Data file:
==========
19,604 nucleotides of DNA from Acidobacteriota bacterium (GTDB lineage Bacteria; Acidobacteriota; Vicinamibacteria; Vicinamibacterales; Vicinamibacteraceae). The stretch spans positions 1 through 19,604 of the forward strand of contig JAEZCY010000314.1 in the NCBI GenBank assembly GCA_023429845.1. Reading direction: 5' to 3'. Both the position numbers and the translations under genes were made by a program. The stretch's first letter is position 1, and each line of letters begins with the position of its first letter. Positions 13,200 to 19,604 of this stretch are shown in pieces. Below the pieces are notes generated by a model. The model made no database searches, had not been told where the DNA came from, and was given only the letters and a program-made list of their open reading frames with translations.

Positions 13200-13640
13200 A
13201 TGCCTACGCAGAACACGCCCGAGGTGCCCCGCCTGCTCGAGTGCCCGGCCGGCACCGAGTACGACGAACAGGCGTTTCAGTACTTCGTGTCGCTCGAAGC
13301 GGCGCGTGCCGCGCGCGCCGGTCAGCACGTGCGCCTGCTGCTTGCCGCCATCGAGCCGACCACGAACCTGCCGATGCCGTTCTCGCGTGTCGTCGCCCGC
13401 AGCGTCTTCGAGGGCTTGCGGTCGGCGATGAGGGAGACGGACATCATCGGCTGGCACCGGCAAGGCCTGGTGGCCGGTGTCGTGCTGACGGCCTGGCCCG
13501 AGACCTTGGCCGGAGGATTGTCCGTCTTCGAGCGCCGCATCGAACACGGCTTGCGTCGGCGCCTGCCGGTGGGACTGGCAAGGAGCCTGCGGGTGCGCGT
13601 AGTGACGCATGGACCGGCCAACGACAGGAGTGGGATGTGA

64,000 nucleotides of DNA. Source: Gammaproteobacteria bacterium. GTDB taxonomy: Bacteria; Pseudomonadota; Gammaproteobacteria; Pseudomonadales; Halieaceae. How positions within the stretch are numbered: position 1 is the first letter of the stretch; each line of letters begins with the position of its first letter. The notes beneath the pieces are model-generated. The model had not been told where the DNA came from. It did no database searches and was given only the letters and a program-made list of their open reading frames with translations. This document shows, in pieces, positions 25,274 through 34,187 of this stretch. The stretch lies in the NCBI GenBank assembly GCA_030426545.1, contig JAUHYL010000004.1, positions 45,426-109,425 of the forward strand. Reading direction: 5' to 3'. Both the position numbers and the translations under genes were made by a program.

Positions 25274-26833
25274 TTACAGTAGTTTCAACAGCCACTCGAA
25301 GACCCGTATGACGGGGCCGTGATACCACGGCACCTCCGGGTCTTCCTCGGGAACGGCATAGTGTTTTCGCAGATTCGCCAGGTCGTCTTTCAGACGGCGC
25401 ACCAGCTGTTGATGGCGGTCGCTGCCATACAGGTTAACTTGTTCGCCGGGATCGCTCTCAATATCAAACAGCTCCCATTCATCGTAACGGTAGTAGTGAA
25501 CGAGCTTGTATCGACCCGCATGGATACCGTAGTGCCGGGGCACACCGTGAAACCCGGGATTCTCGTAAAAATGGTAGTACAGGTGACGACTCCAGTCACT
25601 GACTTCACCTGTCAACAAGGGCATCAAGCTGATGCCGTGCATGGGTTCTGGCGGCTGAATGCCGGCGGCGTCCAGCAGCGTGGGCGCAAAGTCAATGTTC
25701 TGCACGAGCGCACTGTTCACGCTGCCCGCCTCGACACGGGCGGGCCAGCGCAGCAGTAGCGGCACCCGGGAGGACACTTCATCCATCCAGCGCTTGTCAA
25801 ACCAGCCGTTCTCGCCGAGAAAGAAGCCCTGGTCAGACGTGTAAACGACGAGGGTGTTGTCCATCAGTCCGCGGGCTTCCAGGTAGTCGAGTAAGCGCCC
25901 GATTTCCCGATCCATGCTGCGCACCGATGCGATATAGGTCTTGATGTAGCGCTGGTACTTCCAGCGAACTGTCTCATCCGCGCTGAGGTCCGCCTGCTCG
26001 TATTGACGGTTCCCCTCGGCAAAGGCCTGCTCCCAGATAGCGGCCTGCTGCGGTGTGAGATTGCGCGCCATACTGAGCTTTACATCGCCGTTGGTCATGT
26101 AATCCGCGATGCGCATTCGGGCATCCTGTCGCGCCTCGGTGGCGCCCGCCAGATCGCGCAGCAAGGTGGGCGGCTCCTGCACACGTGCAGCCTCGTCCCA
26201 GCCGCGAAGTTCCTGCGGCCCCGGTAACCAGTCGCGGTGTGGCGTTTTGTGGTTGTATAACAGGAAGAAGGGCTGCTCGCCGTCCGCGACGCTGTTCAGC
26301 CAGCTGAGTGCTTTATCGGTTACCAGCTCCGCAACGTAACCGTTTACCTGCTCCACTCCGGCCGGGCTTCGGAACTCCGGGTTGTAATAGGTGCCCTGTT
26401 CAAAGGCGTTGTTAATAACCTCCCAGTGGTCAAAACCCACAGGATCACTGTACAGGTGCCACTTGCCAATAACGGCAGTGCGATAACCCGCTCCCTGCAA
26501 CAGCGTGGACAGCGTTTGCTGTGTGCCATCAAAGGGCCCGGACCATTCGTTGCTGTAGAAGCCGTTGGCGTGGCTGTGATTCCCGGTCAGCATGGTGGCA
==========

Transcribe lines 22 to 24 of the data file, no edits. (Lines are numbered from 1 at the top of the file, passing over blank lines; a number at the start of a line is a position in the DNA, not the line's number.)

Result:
26301 CAGCTGAGTGCTTTATCGGTTACCAGCTCCGCAACGTAACCGTTTACCTGCTCCACTCCGGCCGGGCTTCGGAACTCCGGGTTGTAATAGGTGCCCTGTT
26401 CAAAGGCGTTGTTAATAACCTCCCAGTGGTCAAAACCCACAGGATCACTGTACAGGTGCCACTTGCCAATAACGGCAGTGCGATAACCCGCTCCCTGCAA
26501 CAGCGTGGACAGCGTTTGCTGTGTGCCATCAAAGGGCCCGGACCATTCGTTGCTGTAGAAGCCGTTGGCGTGGCTGTGATTCCCGGTCAGCATGGTGGCA